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Houses passes bill to expand broadband access in the state

The legislation would set up a plan for broadband expansion in the state of Alabama.

(STOCK)

The Alabama House of Representatives on Thursday passed legislation that would provide broadband service to much of rural Alabama if a funding source is found.

Senate Bill 215 is sponsored by Sen. Del Marsh, R-Anniston. The legislation seeks to expand broadband across the state of Alabama. State Rep. Danny Garrett, R-Trussville, is carrying the bill in the Alabama House of Representatives.

Garrett said Alabama ranks 47th in broadband access.

Garrett introduced a floor substitute for Marsh’s original bill. This set off a firestorm as Rep. Laura Hall, D-Huntsville, objected to Garrett’s surprise announcement. The substitute effectively meant that the House would be voting on a bill that none of them had had a chance to read.

Garrett explained: “The state has hired a consultant for the last year who is working on a report.”

Garrett said that money for broadband expansion “will go into this fund and go out according to the plan. Now it would go to ADECA.”

“Each of these authorities we are creating have the authority to create advisory boards,” Garrett explained.

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Parts of the state have no broadband access outside of personal WiFi hotspots sold by cell phone companies. Parts of the state have broadband available through their phone company or cable TV provider. In some cases, those existing providers may have comparatively low bandwidths.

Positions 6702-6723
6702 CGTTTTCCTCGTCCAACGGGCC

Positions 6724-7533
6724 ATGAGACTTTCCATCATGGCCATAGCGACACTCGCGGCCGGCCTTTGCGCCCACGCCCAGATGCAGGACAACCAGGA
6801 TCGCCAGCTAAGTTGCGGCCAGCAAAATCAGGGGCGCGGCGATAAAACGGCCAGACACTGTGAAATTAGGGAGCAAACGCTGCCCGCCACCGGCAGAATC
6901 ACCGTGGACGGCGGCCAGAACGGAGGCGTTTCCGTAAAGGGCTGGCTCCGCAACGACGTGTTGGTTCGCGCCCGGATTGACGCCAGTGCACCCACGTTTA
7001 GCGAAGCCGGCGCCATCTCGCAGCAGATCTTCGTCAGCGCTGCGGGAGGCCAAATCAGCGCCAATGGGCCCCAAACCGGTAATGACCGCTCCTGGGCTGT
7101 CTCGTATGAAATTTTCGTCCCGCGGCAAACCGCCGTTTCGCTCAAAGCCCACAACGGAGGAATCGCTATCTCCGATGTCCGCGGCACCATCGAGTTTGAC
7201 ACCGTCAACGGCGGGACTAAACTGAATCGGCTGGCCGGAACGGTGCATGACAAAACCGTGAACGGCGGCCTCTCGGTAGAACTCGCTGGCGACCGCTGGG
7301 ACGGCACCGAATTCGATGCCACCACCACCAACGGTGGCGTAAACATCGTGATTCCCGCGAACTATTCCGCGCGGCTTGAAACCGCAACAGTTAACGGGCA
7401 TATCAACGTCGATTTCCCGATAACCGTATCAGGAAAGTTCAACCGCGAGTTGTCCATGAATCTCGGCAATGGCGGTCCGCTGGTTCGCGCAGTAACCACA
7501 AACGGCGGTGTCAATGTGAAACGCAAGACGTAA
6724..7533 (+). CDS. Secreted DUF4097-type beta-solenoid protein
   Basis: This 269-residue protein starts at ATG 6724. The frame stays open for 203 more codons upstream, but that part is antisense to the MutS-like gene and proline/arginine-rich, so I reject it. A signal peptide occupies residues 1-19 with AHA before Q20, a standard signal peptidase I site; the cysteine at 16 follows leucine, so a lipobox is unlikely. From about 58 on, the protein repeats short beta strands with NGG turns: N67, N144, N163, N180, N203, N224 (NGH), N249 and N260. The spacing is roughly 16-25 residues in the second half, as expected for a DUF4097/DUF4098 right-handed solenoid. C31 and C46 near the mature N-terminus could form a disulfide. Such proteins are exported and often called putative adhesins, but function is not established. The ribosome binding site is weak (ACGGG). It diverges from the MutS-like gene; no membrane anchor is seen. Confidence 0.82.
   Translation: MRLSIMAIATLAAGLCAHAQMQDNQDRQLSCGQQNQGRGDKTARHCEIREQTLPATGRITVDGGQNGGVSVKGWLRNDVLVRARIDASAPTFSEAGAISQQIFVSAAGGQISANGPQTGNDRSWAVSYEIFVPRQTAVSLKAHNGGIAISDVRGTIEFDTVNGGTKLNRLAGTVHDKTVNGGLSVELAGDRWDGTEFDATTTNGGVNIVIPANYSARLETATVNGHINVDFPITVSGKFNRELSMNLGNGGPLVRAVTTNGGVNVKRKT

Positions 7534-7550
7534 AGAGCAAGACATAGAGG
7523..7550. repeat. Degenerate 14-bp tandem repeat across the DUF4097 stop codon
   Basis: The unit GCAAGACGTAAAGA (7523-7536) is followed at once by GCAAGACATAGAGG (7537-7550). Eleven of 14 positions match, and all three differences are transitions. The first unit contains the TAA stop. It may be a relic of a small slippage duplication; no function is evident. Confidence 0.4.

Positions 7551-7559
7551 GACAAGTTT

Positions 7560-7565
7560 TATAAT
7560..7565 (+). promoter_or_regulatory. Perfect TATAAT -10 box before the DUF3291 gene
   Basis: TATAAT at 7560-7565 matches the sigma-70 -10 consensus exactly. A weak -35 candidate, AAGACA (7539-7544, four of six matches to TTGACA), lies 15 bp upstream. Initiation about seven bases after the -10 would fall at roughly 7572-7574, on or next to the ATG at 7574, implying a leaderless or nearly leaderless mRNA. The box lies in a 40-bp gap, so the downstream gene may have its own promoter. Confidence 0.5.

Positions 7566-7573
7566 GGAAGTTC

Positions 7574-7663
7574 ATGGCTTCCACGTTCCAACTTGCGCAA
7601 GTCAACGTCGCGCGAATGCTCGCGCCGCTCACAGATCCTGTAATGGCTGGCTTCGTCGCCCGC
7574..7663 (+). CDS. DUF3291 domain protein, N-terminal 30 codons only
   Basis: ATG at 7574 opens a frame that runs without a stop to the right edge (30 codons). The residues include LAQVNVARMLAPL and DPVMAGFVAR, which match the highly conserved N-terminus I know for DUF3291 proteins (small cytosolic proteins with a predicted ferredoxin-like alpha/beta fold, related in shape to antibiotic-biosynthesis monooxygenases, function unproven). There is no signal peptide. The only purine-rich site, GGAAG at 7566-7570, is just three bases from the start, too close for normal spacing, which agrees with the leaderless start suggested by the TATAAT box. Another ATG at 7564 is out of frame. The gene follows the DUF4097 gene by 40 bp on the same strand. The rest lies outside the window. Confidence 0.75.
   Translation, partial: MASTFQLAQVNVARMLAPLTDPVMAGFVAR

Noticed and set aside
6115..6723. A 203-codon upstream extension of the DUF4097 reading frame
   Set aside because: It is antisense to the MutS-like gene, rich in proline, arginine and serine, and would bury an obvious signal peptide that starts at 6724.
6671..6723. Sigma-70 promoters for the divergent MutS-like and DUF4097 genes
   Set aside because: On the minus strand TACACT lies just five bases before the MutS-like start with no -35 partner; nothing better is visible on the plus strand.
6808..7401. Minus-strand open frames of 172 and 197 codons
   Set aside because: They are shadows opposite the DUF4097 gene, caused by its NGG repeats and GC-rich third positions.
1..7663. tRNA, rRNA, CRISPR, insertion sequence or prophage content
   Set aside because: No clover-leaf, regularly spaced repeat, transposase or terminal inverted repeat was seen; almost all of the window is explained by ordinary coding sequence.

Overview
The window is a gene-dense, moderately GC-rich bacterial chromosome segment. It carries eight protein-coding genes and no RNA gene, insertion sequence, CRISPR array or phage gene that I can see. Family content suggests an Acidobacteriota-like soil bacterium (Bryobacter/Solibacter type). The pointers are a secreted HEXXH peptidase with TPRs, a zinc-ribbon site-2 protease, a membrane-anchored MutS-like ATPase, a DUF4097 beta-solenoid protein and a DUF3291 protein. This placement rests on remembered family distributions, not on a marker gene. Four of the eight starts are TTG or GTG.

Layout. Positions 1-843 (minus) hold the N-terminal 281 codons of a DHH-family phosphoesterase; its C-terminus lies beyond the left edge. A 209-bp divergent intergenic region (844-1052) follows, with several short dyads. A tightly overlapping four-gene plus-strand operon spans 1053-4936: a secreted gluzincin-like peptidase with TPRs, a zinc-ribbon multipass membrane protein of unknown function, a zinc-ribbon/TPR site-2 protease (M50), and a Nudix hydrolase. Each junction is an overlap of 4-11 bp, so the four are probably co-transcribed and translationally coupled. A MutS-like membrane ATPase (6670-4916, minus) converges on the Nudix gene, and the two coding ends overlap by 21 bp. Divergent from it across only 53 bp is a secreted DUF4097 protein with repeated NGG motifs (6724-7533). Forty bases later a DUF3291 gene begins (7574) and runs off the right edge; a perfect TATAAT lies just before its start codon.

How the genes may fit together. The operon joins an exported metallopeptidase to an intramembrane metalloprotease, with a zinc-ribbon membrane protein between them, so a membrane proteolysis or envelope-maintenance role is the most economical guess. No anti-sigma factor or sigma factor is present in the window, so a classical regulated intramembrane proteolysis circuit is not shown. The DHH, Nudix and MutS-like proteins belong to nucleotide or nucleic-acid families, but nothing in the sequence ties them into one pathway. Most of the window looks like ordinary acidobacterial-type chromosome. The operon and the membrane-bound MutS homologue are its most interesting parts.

“Our priority must be the unserved areas of the state,” Garrett said. One internet provider is not the same as another. “Our priority is the last mile — the unserved.”

Hall asked that this and all of the remaining bills be read at length in retaliation for Garrett’s decision to substitute the bill without sharing that substitute with members of the body before the day that it was to be considered on the floor of the Alabama House.

Garrett explained that during the COVID-19 pandemic, many school systems went to online learning. Some kids thrived in that environment and others have struggled with e-learning.

Hall said, “There are probably some kids who had no schooling at all (during the pandemic).”

Marsh’s original plan was to use $1 billion of the first funds collected from new casinos he wanted to legalize at the dog tracks to fund his broadband initiative. Marsh’s complicated gambling bill, however, was defeated in the house of origin weeks ago; but his broadband initiative advanced.

The major elements of that bill were resurrected in a new gambling bill that is currently being considered by the House. The money to fund broadband expansion could come from gambling if that was passed by the Legislature and then ratified by the Alabama voters. The Legislature is also talking about using federal American Rescue Act funds to pay for the broadband initiative.

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SB215 passed by a vote of 95 to 0. It now goes back to the Senate for their consideration of changes made to the legislation by the House.

Tuesday will be day 26 of the 2021 Legislative Session. The Alabama Legislature is limited to no more than 30 days in a 105 day calendar day period.

Brandon Moseley is a former reporter at the Alabama Political Reporter.

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